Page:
Nissan buoyed by UK's £37m scheme for electric charging infrastructure

The matter of electric cars in the UK has been a hot topic in the early months of 2013, with the Transport Committee recently calling for the Government to clarify plans for improving perceptions of electric cars and encourage a greater uptake amongst the British public.

Several manufacturers will be constantly monitoring any Goverment actions on electric vehicles (EVs), including Nissan along with other brands such as Renault, Citroen and Peugeot.

Now a response to those car companies has arrived, as the Government introduces a new £37 million scheme for local EV charging infrastructure.

As part of the scheme, the Government has announced that it will contribute 75 per cent to the cost of an installed charger at a home address anywhere in the UK. As well as the home charging bonus, the Government has announced some other major benefits for the entire charging network.

Working with local authorities, the new scheme will see a 75 per cent contribution to the cost of installing public chargers such as rapid chargers, which can charge a LEAF to 80 per cent in just 30 minutes, and also other on-street public chargers.

In addition to this, Government is contributing 75 per cent towards the cost of installing charging points at railway stations, while any public sector organisation, such as the police, NHS or the local government wanting an on-site charging point will now have the installation carried out for free.

Nissan meanwhile has already begun playing its own part in supporting the UK charging network, developed its own Quick Charger technology and has already donated 86 of these free of charge to the UK to help kick-start the country’s charging network.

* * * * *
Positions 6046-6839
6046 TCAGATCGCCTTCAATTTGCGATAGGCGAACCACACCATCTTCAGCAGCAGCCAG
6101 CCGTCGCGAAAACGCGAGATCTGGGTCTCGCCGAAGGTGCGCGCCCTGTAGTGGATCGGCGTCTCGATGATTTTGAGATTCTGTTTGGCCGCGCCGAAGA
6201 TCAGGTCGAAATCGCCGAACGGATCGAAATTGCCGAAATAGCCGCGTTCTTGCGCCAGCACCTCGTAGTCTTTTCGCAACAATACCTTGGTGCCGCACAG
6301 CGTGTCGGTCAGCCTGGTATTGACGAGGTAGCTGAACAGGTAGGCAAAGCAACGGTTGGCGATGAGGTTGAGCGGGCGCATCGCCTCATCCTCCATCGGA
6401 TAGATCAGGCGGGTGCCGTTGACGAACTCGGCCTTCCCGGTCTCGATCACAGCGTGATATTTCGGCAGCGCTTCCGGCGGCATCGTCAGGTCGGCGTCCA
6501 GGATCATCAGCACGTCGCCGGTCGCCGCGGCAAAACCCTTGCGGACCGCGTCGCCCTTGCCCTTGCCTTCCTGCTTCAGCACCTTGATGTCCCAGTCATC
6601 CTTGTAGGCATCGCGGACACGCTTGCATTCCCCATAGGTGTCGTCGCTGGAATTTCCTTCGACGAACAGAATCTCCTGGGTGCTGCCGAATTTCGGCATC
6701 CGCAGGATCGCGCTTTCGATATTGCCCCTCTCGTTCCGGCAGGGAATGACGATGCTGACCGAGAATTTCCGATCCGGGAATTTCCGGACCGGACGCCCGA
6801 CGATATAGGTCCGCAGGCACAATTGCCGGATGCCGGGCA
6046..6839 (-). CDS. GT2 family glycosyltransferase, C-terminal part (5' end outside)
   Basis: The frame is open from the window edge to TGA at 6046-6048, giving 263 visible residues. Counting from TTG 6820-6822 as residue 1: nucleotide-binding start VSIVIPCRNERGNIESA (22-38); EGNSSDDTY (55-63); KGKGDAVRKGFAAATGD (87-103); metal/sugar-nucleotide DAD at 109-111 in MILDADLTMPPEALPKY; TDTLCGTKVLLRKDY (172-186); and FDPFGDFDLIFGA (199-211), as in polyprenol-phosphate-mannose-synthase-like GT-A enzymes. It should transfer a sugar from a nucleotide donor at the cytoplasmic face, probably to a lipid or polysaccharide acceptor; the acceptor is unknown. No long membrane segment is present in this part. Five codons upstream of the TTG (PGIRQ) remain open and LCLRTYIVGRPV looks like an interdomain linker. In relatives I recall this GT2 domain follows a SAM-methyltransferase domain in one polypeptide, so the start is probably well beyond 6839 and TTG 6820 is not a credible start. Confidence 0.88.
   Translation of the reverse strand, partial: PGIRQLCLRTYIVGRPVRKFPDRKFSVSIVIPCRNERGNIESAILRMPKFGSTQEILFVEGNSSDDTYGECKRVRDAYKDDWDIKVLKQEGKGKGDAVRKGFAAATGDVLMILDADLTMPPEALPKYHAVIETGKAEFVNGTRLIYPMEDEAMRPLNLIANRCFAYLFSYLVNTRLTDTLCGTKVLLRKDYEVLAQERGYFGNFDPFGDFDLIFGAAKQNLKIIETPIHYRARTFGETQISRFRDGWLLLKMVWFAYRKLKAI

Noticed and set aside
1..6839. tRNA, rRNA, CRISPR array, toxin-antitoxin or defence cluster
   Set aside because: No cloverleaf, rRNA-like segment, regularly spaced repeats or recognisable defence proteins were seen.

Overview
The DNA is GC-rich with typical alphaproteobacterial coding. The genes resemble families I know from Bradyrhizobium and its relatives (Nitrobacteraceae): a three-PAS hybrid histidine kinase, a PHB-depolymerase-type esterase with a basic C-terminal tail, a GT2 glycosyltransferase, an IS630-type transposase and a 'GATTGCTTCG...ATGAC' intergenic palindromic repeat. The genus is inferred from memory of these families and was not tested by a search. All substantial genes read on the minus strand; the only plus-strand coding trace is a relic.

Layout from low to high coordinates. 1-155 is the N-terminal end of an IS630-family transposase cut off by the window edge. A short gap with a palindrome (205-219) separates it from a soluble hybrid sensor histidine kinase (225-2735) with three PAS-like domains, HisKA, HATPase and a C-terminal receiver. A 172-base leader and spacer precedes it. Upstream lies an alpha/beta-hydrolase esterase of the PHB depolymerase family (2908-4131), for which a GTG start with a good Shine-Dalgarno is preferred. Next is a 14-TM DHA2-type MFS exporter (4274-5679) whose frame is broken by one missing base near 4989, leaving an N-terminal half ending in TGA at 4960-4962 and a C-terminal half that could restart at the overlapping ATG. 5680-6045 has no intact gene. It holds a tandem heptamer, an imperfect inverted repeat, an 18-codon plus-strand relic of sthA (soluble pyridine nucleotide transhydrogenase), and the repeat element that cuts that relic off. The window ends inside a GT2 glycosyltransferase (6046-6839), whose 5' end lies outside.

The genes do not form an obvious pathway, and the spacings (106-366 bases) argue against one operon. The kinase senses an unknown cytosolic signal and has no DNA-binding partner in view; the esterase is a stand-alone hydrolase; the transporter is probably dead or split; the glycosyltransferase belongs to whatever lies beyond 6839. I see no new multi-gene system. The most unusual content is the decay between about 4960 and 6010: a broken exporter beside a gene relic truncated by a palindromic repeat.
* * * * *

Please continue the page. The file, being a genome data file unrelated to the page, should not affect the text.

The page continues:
The Government’s announcement comes with production of the 100% electric Nissan LEAF and a new lithium-ion battery plant set to launch at the company’s record-breaking Sunderland Plant during spring 2013.

Reacting to the Government’s new scheme, the Senior Vice President for Manufacturing in Europe, John Martin, commented: “We are at a crossroads in personal mobility. Nissan is proudly pioneering zero emission technology through our UK operations and we are delighted that the UK Government is showing it shares our commitment to the transport of the future”.

Martin added: “Electric vehicles become a way of life if the charging infrastructure is in place and Governments are committed to helping drivers to make the switch. We know this from the experiences of Nissan LEAF drivers in countries like Norway where a network of charge points is already in place”.

Regarding Nissan’s production plans for the Leaf EV at Sunderland this spring, Martin also remarked: “Manufacturing lithium-ion batteries and the 100% electric Nissan LEAF at our Sunderland Plant has already put the UK at the forefront of electric vehicle technology”.

“This announcement has the potential to make the UK a global leader in EV infrastructure and in turn to accelerate the introduction of electric vehicles in Britain.”

The Nissan Leaf, available now from £23,490 after a recent £2,500 price cut, is a practical five-door family hatchback driven by a 109bhp electric motor.

With this zero-emission powertrain, the Leaf has a maximum project range of 100 miles and it can be fully charged with a standard 240V power source in seven hours.

Standard equipment for the Nissan Leaf includes satellite navigation and a rear-view parking camera. The Nissan Leaf also carries an impressive five-star safety rating from Euro NCAP.

You can order a new Nissan Leaf model now from Perrys Nissan Dealership found in Blackburn.

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